Authored by OpenStax College. Published by Lumen Learning
Excerpt from Humanistic Therapy:
“In client-centered therapy, the therapist uses the technique of active listening. In active listening, the therapist acknowledges, restates, and clarifies what the client expresses. Therapists also practice what Rogers called unconditional positive regard, which involves not judging clients and simply accepting them for who they are. Rogers (1951) also felt that therapists should demonstrate genuineness, empathy, and acceptance toward their clients because this helps people become more accepting of themselves, which results in personal growth… Humanistic therapy focuses on helping people achieve their potential. One form of humanistic therapy developed by Carl Rogers is known as client-centered or Rogerian therapy. Client-centered therapists use the techniques of active listening, unconditional positive regard, genuineness, and empathy to help clients become more accepting of themselves.”
National Institute on Drug Abuse. National Institute of Health. U.S. Department of Health and Human Services. (December 2010)
Research Reviews, Clinical Perspectives, and Science and Practice in Action are all part of this issue of Addiction Science & Clinical Practice.
National Institute on Drug Abuse. National Institute of Health. U.S. Department of Health and Human Services. (November 2009)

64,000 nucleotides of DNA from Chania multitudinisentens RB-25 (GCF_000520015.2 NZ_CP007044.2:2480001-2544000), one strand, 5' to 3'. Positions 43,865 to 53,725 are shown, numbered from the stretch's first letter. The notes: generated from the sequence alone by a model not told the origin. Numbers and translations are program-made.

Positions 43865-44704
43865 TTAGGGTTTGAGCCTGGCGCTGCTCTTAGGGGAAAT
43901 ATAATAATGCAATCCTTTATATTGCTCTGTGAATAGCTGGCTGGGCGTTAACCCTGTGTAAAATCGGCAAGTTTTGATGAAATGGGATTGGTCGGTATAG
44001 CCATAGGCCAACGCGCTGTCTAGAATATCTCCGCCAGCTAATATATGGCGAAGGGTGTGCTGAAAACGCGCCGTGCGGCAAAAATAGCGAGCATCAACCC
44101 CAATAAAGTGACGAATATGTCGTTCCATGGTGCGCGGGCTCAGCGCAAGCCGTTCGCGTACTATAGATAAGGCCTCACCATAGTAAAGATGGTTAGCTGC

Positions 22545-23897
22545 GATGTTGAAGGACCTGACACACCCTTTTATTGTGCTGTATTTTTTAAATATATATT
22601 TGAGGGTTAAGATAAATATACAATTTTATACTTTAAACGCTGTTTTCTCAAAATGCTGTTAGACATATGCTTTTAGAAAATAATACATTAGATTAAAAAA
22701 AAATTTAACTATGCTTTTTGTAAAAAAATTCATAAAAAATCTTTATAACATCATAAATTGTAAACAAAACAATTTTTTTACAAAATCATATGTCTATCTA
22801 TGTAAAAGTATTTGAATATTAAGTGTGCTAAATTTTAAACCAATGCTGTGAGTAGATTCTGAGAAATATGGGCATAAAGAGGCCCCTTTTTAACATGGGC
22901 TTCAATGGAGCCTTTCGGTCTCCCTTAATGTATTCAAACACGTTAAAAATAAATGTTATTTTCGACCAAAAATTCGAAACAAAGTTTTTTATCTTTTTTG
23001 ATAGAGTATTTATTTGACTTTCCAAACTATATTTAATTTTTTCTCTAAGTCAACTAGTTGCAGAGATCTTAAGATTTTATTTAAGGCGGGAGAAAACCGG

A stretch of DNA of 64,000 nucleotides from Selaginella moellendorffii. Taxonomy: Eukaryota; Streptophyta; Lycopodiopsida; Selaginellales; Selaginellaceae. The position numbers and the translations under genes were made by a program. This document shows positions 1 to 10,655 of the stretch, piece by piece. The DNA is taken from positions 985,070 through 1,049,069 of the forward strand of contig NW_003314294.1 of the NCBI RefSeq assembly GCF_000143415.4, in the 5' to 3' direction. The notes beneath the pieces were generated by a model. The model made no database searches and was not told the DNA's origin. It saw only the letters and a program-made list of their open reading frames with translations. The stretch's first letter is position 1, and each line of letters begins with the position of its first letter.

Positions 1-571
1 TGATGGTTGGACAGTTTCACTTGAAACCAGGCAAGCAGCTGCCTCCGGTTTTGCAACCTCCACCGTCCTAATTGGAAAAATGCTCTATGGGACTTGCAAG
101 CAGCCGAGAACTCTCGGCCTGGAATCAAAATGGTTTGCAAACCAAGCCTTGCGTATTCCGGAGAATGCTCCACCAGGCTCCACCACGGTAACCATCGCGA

This guide focuses on the importance of quality mentorship and offers suggestions for creating a successful mentor-mentee relationship. The chapters that follow include information that places mentoring in the broader context of research training, data from surveys with mentees, guidance on good mentoring practices, discussion of some challenges to mentoring, and a listing of mentoring resources that can be accessed via the Internet.
Christin M. Jungers & Jocelyn Gregoire. Danvers, MA. Springer Publishing Company. 2013.
Moving beyond the standard review of ethical issues and basic problem solving, this highly engaging new text for counseling professionals features innovative, experiential activities and case studies that promote in-depth thinking about the ethical, moral, and legal issues often confronted by counseling professionals. The book is designed to help counselors develop an appreciation for and confidence in their preferred set of philosophical ethics and become ethically autonomous professionals.
Fong Chang. New York, NY. Springer Publishing Company. 2015
The only text about counseling theories and techniques developed specifically for upper-level rehabilitation counseling students and practitioners, this book is now fully updated with a focus on evidence-based practice. It reflects the great strides made in incorporating research-based knowledge into counseling/therapy interventions since the first edition’s publication nearly 10 years ago.